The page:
COORDINATES
30° 07.620
-094° 05.927

Zaharias Circle
Forest Lawn Memorial Park
Beaumont

May 14, 2019

James Wilson Henderson (1817-1880)

James Wilson Henderson, governor, was born in Sumner County, Tennessee, on August 15, 1817. At the age of nineteen he left college near Georgetown, Kentucky, to travel to Texas, expecting to participate in the struggle for independence. He arrived in Texas shortly after the battle of San Jacinto and was sent back to the United States on recruiting service. When he returned to Texas, Sam Houston offered him a commission in the ranger service, but he declined, having decided to settle in Harris County and become a surveyor. While he was county surveyor of Harris County, Henderson began reading law in his spare time and was admitted to the bar. In 1842 he interrupted his practice to enlist as Orderly Sergeant to Capt. Jack Hays from September 1842 to January 7, 1843, on the Somervell expedition. On September 4, 1843, he defeated Col. James Morgan for a seat in the House of Representatives, to which he was reelected in 1844. After annexation Henderson was elected to the House of the First Texas Legislature. In 1847 he was reelected and chosen speaker, defeating former president Mirabeau B. Lamar. On June 6, 1848, Henderson was married to Laura A. Hooker. He was defeated for lieutenant governor in 1849 but elected to the position on August 4, 1851. Governor Peter H. Bell resigned his office, effective November 23, 1853, and on that day Henderson was inaugurated governor of Texas; he served until December 21. He was reelected to the legislature in 1857. His wife died on July 21, 1856, leaving him with two sons. Later he was married to Saphira Elizabeth Price; they had three children. When the Civil War broke out Henderson joined the Confederate Army and was made a captain under Gen. John B. Magruder. He was a delegate to the Constitutional Convention of 1866, a member of the executive committee at the Democratic state convention in 1868, and vice president of the state Democratic convention in 1871. He was afflicted with paralysis in 1877 and died at the home of his sister in Houston on August 30, 1880. Source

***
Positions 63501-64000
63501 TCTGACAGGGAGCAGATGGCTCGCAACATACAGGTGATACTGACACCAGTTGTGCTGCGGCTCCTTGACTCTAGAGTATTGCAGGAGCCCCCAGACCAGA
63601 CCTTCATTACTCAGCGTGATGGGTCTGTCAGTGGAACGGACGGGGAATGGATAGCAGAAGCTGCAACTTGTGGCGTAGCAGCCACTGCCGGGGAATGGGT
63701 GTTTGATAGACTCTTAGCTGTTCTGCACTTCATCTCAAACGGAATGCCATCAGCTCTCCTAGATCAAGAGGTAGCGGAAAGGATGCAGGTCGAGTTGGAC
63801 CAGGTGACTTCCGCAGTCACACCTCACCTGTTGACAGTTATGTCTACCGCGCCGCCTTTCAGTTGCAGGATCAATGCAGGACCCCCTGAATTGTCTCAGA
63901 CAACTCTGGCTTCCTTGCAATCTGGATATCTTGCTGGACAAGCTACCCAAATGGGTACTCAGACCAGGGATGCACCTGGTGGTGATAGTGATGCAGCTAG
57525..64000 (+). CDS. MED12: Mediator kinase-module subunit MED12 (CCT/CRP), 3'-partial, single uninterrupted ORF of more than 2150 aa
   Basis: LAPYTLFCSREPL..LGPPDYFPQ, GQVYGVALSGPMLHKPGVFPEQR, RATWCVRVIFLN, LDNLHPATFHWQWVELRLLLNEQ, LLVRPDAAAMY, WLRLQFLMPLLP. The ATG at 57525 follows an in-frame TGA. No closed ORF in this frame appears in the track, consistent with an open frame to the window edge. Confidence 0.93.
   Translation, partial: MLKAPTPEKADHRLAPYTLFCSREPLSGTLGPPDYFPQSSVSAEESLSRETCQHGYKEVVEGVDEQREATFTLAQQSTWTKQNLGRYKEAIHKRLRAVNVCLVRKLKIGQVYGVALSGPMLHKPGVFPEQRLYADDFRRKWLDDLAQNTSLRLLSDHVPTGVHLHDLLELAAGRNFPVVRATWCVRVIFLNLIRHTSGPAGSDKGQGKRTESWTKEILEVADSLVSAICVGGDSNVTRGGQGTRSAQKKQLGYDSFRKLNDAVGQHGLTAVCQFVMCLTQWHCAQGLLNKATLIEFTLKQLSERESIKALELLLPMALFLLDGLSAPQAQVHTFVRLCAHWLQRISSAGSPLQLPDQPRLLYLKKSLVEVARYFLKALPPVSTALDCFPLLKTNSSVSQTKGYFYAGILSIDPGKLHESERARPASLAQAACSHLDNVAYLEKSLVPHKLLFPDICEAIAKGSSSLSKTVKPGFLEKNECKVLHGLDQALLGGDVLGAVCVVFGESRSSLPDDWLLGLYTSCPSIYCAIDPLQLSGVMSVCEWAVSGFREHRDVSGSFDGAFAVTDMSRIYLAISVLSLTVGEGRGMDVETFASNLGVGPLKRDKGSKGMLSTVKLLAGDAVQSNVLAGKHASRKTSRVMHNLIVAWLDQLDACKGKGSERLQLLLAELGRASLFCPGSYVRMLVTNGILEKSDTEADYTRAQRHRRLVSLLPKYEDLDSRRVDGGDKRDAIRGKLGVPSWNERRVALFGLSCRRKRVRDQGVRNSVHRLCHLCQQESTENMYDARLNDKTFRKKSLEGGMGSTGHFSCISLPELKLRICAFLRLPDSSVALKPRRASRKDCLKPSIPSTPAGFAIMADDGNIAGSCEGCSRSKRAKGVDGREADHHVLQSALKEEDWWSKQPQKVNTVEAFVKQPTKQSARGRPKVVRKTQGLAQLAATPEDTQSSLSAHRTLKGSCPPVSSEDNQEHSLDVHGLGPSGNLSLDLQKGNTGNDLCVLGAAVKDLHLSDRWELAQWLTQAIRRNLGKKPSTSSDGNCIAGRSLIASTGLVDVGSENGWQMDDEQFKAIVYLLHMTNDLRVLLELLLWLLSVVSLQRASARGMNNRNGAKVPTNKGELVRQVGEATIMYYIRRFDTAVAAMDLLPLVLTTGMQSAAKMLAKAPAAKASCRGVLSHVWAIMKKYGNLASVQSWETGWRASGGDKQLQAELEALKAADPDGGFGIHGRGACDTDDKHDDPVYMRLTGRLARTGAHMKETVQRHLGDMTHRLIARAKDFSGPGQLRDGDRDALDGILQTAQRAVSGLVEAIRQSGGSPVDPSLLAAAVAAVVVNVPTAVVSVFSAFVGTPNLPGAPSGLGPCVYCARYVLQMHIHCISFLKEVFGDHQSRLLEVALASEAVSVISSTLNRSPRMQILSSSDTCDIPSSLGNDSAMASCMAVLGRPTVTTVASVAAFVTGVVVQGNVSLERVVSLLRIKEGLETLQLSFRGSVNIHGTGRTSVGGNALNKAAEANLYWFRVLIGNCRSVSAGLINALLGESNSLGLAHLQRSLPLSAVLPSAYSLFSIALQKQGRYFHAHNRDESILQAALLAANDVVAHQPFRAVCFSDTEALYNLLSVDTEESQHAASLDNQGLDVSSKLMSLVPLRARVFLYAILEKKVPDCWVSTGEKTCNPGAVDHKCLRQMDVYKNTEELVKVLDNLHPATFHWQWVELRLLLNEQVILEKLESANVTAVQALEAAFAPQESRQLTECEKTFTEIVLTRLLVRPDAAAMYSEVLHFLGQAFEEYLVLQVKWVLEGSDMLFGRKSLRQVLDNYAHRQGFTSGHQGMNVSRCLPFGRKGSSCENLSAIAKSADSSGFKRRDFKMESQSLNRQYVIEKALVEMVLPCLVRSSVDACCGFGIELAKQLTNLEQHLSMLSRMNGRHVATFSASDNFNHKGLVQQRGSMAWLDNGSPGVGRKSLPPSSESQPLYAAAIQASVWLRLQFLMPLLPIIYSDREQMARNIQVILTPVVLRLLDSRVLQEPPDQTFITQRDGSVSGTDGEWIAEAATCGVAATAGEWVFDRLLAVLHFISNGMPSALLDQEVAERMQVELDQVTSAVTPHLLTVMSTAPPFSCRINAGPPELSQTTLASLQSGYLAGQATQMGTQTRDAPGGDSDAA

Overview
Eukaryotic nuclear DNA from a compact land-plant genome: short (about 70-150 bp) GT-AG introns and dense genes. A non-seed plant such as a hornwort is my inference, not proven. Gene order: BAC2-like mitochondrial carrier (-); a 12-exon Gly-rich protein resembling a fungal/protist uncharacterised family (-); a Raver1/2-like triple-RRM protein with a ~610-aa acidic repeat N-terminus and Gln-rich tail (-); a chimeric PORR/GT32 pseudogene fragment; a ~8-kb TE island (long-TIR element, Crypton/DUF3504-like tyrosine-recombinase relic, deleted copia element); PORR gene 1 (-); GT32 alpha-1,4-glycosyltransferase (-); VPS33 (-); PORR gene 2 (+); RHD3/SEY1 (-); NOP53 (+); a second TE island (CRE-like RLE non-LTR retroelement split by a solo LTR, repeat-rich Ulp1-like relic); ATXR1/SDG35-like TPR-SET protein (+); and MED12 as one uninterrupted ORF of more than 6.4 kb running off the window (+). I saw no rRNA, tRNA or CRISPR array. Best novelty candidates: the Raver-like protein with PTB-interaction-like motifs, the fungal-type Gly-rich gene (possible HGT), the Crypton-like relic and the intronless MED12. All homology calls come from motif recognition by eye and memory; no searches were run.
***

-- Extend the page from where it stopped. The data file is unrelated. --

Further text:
COORDINATES
29° 45.917
-095° 23.085

Section F3
Glenwood Cemetery
Houston

May 7, 2019

Jiles "The Big Bopper" Richardson (1930-1959)